Sympathy for the dry

When he comes home

She turns into a water lily

Her face rivals the new moon

Even he, with pulsing self-love, is dazzled enough

To take her dining when it’s properly late

Like vampires sustained on blood

They slip, effortlessly through willing night

Reminding her of when she was young

And her breasts lush like Mexican limes

Where boys like him would go beyond themselves

To touch her flowering in their earnest

Though it was a long time ago

She hears the haunting of her dew rinsed self

Reflected in men’s eyes and curved belt buckles

When she’d strip like a gleaming seal and dive in the deep end

They’d search with their flounder for her pearly center

Not realizing

She was already floating somewhere in frangipani

Light footed and naked

Of all sympathy for the dry

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Christine – an honoring

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You don’t know this

But if there is a warrior

That warrior is you

If anyone blazes the way and holds the torch for the light to get through

That woman is you

Because you feel the fear and do it anyway

You set fire to yourself and offer your ashes to the Phoenix

You are unstoppable even as they come at you with everything and more

You’re the wind in the willows, the avalanche, the fucking heartbeat of ten thousand voices

You are Boudicca

Riding your chariot through the Roman siege

You are the woman in ten-year old sweat pants making me laugh until I weeze

Who can smell an idea and rip the world in half with your passion

And when you think you’re just some old bird biding her days

We’re here to remind you of the shine you’ve bequeathed so many

Before you, those things weren’t the same

They were easily passed by, easily put aside

And you said, hell no, and picked them up and gave them value

You galvanized the lost and herded them into something strong

We exist as we do BECAUSE OF YOU

You mock yourself because it’s what you know, but if you could see

The places you touch with your dreams and how they leave us

Better than we were

You’d be finally proud of your legacy thus far

And damn if nothing will ever stop you

Because if it hasn’t by now, then nothing will

Even on your dark days remember, you lit the way girl, it was you

It was you we owe so much to

And you who conjured the dawn.

For Christine E. Ray on her last day at SD and the first day of the rest of her life. We love you woman.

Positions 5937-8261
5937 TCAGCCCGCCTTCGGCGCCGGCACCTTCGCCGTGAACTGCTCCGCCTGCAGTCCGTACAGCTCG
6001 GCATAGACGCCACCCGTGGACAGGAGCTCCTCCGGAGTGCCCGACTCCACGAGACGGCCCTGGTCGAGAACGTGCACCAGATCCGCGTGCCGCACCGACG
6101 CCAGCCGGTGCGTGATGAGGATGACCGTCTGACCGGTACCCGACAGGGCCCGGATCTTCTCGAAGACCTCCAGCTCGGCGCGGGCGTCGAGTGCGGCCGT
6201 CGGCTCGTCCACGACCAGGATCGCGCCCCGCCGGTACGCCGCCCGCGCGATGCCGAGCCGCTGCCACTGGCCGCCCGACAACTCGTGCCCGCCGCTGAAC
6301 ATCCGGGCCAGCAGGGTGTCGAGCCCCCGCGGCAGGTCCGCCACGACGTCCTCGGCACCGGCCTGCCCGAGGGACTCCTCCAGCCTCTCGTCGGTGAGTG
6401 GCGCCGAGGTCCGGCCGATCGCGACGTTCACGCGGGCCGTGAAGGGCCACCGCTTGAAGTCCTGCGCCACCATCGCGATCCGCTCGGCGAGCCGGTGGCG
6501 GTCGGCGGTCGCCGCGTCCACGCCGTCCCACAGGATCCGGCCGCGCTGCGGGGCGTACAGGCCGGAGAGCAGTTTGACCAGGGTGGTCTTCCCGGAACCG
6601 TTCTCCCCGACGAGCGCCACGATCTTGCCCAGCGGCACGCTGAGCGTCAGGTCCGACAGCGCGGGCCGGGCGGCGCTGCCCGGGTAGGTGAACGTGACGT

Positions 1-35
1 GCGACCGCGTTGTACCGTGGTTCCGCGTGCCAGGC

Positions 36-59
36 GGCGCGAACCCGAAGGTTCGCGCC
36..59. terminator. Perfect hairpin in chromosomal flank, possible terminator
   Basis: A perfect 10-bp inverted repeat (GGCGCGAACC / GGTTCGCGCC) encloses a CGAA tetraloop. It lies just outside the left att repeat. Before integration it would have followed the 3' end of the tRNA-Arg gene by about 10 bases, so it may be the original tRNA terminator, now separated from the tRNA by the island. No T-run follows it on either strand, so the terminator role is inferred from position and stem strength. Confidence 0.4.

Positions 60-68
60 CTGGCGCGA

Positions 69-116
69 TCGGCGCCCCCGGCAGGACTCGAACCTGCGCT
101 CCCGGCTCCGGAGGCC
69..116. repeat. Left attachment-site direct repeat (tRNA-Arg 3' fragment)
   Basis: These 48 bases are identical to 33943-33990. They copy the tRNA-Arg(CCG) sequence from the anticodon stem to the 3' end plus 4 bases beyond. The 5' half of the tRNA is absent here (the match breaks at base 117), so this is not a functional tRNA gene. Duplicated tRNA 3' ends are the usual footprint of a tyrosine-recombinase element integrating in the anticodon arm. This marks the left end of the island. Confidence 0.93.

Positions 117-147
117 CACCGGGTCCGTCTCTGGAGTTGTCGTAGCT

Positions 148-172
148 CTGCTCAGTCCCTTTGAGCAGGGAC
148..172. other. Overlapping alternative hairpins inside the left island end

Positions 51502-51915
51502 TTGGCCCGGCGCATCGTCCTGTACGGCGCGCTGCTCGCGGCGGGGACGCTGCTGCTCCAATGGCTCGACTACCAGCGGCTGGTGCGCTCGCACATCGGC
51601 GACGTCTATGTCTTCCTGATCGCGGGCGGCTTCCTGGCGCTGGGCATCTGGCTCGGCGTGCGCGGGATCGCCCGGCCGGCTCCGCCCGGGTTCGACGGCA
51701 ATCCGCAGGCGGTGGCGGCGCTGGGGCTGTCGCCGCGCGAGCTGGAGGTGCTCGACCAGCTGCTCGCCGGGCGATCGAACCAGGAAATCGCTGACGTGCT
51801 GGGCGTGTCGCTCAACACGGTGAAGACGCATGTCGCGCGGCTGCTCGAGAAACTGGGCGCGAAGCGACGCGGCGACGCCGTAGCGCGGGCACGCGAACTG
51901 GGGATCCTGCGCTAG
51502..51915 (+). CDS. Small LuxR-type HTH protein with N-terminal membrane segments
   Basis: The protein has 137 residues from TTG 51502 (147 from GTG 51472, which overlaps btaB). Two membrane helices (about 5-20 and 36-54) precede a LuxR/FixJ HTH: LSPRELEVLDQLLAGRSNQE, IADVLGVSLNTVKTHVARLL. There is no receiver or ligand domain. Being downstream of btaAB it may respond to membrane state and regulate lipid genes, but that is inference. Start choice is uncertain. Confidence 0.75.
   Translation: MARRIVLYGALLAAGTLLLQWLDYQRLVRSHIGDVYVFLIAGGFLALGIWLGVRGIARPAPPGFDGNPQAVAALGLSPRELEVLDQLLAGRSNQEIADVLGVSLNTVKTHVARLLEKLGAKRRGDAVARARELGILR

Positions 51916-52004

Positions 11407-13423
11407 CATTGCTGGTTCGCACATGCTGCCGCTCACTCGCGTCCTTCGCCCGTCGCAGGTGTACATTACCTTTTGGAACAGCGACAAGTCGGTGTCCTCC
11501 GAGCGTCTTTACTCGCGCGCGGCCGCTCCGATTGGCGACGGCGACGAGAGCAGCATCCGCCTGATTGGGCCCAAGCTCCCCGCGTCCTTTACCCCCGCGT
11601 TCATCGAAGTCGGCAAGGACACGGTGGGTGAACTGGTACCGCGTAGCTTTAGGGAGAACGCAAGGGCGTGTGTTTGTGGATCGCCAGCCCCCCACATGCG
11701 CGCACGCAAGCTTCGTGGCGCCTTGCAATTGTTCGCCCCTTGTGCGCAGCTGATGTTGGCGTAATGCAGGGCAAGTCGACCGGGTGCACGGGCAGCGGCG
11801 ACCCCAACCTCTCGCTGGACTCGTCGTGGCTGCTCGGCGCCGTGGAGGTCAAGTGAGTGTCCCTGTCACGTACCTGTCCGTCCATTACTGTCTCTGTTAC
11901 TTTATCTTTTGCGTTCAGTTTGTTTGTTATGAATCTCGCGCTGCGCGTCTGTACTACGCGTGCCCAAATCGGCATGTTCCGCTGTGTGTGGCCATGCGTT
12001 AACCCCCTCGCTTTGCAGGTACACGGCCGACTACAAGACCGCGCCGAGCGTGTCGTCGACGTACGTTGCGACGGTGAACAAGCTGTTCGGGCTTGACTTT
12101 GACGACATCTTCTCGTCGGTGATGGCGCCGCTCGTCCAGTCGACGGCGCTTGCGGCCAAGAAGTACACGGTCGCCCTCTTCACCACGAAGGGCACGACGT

Fear – Candice Louisa Daquin — FREE VERSE REVOLUTION

Fear for a child is very different to the adult and exactly the same the child inhabits another decade, in the past, another life before they knew they were who they become the child wets the bed because she misses her mother who is beautiful, ethereal, slender and absent the smell of her still lingers […]

via Fear – Candice Louisa Daquin — FREE VERSE REVOLUTION

My frayed sleeve / collab w/ Jane Basil

1920Janebasilblog (Jane Paterson Basil) and thefeatheredsleep (Candice Louisa Daquin) collaborated on this beautiful poem of Jane’s called My Frayed Sleeve.

For two decades

(Time parlays reason)

your salt-paste lies piled up

(Resisting calls from outer world’s)

like pancakes on a cracked plate,

(Accumulating as sea birds watch unloaded catch)

while you hammered at my heart,

(The ring around my throat that is you)

delighting in the blood

(Sampling my intention to survive)

which seeped

(Sounds like silence reaching over years)

scarlet

(Capturing your purchase)

through my frayed sleeve

(As I push the hair from your face)

Even if you’d believed

(On a windy day when salt stung air)

I would leave,

(Did you plan then on your meal of me?)

you would not

(Carving trust into lean cuts)

have been kinder to me.

(Pass the condiments, tight wristed and stranger)

I scribed you into history

(With my pen I wrote your existence)

long before

(Predetermined and sharp like forks lost in pockets)

you ceased breathing.

(Holding our breath we exhaled and then)

Each shred of regret morphed into relief,

(Day gave way to scratched music playing in locked rooms)

so there’s nothing to grieve –